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The offices of Resource Center Matamoros. The nonprofit works with asylum-seekers at the U.S.-Mexico border.

Verónica Gabriela Cárdenas for NPR


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Verónica Gabriela Cárdenas for NPR

The offices of Resource Center Matamoros. The nonprofit works with asylum-seekers at the U.S.-Mexico border.

Verónica Gabriela Cárdenas for NPR

April 15 started off as a typical day for Gabriela Zavala. She was juggling the demands of her busy family life in Texas, with running Resource Center Matamoros, a small NGO that helps asylum seekers in Mexico, on the other side of the border from Brownsville.

By the evening, her world would be flipped upside down, as her inbox was inundated with threats.

Zavala soon realized she and her NGO, RCM, had been featured prominently in a social media thread showing flyers purportedly found in Matamoros, Mexico, that were urging migrants to illegally vote for Joe Biden in the upcoming election. The thread was posted by an arm of the conservative Heritage Foundation called the Oversight Project. It showed an image of a Spanish-language flyer with RCM’s logo and that of President Biden’s campaign.

A video in the thread showed the flyers hanging in portable toilets at a migrant encampment in Matamoros, with a message reminding migrants to vote for Biden to keep him in office. The flyers are signed with Zavala’s name.

The issue? Zavala says she had nothing to do with the flyers.

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Clumsy translations, defunct phone numbers

Mike Howell, the executive director of the Oversight Project, says the thread did not accuse Zavala of authoring the flyer. He also told The New York Times he condemns death threats. He told NPR the flyer is “very real.”

The flyers were composed in error-riddled Spanish. The text includes an outdated description of RCM from its website that hasn’t been updated in years. That part appears to have been run through Google Translate. The flyer also lists a very old phone number – which also appears on the outdated website.

“Reminder to vote for President Biden when you are in the United States. We need another four years of his term to stay open,” the flyer reads.

Zavala says she doesn’t support the flyer’s message, “I would never sit there and tell somebody that can’t vote, that I know can’t vote, ‘Hey. Go vote.'”

Zavala doesn’t know who wrote or who posted the flyers that were found in the portable toilets.

Andrea Rudnik, with the migrant aid group Team Brownsville says she didn’t see the flyers at the encampment, or hear from any volunteers or migrants who did.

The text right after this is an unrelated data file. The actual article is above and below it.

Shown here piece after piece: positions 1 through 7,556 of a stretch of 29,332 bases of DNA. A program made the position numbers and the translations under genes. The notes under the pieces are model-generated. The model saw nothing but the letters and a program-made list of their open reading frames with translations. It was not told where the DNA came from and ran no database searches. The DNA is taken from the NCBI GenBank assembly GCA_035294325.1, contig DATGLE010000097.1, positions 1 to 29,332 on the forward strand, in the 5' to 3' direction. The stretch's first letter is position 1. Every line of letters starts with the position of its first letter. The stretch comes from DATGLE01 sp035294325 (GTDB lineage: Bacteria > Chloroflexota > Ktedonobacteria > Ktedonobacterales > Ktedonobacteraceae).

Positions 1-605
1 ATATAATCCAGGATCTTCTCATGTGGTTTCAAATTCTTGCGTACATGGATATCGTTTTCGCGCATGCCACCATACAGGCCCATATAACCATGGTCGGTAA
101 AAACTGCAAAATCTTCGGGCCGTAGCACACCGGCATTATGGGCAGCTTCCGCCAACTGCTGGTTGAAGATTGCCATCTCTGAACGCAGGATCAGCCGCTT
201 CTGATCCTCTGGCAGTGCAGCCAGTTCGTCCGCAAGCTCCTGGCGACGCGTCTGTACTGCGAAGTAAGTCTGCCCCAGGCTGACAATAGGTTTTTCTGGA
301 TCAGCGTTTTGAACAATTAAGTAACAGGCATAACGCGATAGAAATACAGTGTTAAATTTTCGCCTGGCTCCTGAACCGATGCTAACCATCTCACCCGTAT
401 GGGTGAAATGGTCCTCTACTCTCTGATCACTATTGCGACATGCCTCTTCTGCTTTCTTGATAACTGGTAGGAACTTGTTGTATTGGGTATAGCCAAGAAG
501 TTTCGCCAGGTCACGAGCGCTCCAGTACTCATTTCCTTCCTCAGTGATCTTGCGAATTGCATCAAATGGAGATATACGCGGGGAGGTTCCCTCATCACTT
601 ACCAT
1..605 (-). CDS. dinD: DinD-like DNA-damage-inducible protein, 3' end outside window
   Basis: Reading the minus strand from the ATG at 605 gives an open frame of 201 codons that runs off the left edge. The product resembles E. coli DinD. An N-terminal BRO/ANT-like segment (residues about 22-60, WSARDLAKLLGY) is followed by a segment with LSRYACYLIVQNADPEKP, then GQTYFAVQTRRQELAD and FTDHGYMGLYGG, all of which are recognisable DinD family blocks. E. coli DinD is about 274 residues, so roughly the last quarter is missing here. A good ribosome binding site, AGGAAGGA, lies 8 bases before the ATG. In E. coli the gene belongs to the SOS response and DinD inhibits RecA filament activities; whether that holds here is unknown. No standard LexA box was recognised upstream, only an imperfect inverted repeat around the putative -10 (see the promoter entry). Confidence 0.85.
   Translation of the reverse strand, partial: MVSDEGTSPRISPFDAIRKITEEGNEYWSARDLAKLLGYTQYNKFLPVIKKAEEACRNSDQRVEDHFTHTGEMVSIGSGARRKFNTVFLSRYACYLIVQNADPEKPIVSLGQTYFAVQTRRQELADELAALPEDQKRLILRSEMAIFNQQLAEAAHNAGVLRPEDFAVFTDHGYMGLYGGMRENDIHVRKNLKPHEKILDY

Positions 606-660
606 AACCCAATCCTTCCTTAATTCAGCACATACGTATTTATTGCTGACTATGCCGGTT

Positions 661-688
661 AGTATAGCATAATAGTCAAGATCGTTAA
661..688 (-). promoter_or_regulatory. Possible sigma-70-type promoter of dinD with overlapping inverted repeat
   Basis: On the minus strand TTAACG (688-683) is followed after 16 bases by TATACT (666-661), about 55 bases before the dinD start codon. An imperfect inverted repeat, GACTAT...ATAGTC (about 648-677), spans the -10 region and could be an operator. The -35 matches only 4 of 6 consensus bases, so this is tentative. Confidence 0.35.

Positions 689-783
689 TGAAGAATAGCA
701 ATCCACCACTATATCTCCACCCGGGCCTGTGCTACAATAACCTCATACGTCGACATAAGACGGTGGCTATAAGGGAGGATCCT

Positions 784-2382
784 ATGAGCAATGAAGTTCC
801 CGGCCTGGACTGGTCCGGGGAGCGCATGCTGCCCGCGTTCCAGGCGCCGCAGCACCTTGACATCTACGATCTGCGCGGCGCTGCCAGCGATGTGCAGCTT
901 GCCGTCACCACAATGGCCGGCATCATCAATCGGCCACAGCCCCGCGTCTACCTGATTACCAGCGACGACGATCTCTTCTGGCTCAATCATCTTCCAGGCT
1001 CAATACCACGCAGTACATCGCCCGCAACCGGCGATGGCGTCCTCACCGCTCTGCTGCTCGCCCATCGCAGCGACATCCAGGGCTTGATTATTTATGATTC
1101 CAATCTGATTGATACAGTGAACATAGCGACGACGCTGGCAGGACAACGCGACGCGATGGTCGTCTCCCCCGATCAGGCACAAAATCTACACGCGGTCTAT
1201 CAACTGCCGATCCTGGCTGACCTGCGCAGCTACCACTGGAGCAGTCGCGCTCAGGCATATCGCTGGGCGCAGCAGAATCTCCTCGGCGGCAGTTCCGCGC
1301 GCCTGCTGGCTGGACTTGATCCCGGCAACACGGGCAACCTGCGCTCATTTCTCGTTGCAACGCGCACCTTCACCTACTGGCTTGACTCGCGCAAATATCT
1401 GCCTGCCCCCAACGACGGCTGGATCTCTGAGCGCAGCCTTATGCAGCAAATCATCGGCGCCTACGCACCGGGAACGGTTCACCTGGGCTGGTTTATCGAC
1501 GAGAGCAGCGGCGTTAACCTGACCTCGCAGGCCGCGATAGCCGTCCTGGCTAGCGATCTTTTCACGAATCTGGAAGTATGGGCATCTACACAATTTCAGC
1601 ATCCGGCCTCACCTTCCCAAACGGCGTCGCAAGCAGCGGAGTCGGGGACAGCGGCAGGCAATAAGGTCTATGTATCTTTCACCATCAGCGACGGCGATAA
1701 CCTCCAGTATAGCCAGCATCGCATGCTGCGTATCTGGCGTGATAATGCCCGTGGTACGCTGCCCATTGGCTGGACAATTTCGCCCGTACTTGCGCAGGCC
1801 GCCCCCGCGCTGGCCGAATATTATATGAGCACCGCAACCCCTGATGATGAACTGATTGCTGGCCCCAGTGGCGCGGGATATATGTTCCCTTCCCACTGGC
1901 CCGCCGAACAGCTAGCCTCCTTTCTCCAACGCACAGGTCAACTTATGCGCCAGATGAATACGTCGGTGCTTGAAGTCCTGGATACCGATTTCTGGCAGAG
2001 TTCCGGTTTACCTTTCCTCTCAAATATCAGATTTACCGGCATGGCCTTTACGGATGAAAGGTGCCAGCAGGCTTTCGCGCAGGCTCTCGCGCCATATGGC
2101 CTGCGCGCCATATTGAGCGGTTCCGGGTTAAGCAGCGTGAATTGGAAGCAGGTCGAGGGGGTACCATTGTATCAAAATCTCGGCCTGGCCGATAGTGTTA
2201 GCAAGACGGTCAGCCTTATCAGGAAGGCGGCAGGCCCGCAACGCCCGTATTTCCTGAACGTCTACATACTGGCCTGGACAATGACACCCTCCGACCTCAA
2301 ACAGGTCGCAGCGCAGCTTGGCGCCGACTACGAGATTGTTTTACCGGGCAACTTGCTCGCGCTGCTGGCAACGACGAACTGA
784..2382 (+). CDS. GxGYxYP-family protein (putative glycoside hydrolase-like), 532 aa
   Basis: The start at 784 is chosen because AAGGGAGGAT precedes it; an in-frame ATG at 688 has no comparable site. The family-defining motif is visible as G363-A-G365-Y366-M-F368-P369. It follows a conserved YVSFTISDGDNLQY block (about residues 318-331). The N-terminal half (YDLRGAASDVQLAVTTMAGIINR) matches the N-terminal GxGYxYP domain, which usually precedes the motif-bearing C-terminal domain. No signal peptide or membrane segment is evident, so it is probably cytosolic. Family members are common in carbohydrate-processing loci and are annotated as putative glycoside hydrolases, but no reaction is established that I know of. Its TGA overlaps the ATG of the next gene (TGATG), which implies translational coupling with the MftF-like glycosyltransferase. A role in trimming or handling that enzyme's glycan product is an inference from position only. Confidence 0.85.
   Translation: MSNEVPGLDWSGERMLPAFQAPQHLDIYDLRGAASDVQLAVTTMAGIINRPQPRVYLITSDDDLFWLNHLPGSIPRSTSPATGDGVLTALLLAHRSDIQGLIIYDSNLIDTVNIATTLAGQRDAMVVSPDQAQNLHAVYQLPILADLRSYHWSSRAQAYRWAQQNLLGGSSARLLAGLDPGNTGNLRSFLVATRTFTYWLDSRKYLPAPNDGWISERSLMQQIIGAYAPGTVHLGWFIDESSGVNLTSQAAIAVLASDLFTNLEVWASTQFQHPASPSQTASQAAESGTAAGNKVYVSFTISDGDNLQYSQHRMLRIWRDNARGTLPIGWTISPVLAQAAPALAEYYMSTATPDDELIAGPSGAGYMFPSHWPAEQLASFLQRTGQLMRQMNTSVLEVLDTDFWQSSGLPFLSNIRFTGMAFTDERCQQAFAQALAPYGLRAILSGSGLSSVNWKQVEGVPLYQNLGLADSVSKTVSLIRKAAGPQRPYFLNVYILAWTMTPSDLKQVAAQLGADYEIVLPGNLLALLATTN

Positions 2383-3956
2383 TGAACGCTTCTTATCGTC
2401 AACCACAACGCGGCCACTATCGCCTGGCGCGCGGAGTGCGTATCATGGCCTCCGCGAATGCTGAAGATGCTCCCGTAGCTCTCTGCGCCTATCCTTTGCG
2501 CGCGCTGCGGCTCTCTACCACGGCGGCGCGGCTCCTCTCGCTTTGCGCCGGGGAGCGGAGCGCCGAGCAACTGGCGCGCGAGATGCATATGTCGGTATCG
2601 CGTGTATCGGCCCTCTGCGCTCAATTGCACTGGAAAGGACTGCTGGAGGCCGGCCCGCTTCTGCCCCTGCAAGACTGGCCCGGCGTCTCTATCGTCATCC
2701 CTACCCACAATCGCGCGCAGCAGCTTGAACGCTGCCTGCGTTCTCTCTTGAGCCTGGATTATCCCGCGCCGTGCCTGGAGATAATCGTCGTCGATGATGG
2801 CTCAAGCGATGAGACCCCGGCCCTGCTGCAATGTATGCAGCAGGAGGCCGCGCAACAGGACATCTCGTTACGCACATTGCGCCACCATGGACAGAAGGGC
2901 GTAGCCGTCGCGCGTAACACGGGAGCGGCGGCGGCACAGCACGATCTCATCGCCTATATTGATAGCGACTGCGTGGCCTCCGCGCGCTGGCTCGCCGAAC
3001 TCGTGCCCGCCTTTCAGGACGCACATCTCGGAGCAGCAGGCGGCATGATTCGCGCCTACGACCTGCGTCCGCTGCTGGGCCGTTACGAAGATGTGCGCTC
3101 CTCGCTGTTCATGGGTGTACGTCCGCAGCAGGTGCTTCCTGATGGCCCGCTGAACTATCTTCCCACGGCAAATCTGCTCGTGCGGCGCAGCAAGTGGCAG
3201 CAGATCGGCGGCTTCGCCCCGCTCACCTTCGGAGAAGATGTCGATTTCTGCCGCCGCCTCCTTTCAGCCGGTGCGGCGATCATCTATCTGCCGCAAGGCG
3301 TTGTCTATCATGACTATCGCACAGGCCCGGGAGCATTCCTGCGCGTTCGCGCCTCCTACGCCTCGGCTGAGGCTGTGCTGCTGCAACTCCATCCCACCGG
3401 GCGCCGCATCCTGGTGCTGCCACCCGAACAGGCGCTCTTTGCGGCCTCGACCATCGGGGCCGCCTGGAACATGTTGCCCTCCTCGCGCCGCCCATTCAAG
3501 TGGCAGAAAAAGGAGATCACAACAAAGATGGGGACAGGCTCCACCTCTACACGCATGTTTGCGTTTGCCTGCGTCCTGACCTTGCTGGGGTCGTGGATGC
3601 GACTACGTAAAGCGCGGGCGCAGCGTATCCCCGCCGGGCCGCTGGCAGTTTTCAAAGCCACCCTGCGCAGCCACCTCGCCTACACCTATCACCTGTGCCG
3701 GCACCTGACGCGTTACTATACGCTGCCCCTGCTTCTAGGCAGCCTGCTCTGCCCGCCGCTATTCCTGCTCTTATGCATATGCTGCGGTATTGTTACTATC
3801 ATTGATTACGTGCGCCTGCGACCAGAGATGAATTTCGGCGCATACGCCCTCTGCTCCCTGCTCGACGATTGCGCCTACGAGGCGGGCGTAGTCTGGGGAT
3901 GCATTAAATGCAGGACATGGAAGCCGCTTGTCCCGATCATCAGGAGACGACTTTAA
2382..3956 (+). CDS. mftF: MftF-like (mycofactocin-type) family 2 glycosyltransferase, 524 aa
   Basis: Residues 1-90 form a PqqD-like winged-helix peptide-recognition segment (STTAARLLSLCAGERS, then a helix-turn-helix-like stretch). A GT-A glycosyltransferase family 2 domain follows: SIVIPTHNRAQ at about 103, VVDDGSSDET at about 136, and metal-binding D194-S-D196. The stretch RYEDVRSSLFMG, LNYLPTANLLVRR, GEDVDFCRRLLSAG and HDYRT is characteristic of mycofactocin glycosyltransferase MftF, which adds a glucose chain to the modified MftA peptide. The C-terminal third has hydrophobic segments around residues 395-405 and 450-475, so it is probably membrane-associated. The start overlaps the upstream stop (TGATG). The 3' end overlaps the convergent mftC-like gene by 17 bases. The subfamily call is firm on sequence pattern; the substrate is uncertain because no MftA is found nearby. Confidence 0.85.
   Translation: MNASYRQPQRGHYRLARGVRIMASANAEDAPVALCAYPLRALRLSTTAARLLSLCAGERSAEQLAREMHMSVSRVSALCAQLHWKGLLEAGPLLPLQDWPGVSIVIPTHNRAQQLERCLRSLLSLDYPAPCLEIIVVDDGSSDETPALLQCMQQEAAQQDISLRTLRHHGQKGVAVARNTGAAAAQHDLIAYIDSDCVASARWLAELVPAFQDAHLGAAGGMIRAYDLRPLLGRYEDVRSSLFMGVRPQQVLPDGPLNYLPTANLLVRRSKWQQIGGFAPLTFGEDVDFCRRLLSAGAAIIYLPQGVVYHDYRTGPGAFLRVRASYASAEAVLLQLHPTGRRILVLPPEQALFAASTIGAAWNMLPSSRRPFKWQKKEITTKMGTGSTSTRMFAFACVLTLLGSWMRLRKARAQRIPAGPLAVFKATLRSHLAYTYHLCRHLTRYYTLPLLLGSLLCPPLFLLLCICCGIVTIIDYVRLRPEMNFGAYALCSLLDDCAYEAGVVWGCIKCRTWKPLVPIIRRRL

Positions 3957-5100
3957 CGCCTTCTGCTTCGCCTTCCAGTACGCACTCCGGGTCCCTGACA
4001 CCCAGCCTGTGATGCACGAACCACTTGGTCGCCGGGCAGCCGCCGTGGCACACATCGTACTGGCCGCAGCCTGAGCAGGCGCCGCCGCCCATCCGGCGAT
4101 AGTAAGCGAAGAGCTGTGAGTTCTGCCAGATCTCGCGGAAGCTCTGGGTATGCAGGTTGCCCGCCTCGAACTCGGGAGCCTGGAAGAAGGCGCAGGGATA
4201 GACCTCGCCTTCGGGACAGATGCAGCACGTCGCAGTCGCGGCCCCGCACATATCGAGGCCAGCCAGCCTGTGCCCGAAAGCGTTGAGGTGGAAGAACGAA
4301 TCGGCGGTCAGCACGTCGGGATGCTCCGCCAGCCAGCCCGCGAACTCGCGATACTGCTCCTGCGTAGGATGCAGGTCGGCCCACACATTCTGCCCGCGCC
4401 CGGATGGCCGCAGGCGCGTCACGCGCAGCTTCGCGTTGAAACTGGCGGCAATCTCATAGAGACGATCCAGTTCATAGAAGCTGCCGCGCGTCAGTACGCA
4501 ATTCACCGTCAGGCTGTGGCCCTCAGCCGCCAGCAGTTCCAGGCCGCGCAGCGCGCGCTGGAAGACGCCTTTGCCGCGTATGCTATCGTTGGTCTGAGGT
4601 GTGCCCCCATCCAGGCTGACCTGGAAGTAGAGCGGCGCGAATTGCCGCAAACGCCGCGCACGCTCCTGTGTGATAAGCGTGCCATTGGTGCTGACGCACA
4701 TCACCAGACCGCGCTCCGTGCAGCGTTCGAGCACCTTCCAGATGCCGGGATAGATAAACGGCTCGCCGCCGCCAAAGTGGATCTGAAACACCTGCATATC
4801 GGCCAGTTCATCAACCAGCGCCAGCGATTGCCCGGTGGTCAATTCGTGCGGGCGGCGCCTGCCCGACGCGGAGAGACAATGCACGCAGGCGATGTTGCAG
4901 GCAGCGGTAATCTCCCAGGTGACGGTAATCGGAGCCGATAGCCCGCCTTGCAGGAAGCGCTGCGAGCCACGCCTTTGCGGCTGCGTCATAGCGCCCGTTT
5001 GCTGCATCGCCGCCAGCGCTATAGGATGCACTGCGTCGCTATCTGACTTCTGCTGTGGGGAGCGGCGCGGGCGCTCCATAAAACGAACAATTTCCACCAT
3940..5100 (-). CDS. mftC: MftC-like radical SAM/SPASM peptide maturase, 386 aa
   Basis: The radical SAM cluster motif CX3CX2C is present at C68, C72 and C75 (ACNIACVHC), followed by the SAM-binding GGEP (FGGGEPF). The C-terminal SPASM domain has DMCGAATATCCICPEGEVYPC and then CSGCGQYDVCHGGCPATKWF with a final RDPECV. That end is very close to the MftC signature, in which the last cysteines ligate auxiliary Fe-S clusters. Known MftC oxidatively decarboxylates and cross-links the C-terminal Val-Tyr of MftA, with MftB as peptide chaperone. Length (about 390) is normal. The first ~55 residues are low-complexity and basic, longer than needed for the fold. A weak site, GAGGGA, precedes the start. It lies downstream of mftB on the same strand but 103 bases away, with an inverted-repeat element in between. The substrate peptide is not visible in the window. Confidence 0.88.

“Those port-o-potties are pretty filthy, If we wanted people to know something, it would be put in a different place,” Rudnik said.

A social media backlash

By the time Zavala realized why she had been receiving so many hateful messages, the viral storm had already exploded.

The thread about the flyers spread quickly and racked up more than 9 million views on the social media platform X.

The social media thread posted by the Oversight Project credited Muckraker, a right-wing website, with discovering the flyers. Muckraker is headed by Anthony Rubin, who often uses undercover tactics in his videos.

Rubin spoke with NPR, and said that the video of the flyers was shot by an anonymous source with a “close connection” to his team.

On April 15th, in the hours before the thread about the flyers appeared online, Rubin and his brother rang the bell at Resource Center Matamoros saying they wanted to volunteer. Rubin confirmed that in an interview with NPR.

RCM’s staff called Zavala so she could speak to Rubin about volunteering. And later on, a clip from that phone call wound up as part of the thread about the flyers, with a caption saying Zavala had implied that she, “wants to help as many illegals as possible before President Trump is reelected.”

NPR’s Jude Joffe-Block delves into the full story on today’s episode. Tap the play button at the top of the screen to listen.

This episode was produced by Audrey Nguyen and Brianna Scott. Additional reporting from Mexico was contributed by Texas Public Radio’s Gaige Davila and independent journalist Verónica Gabriela Cárdenas. It was edited by Brett Neely and Courtney Dorning. Our executive producer is Sami Yenigun.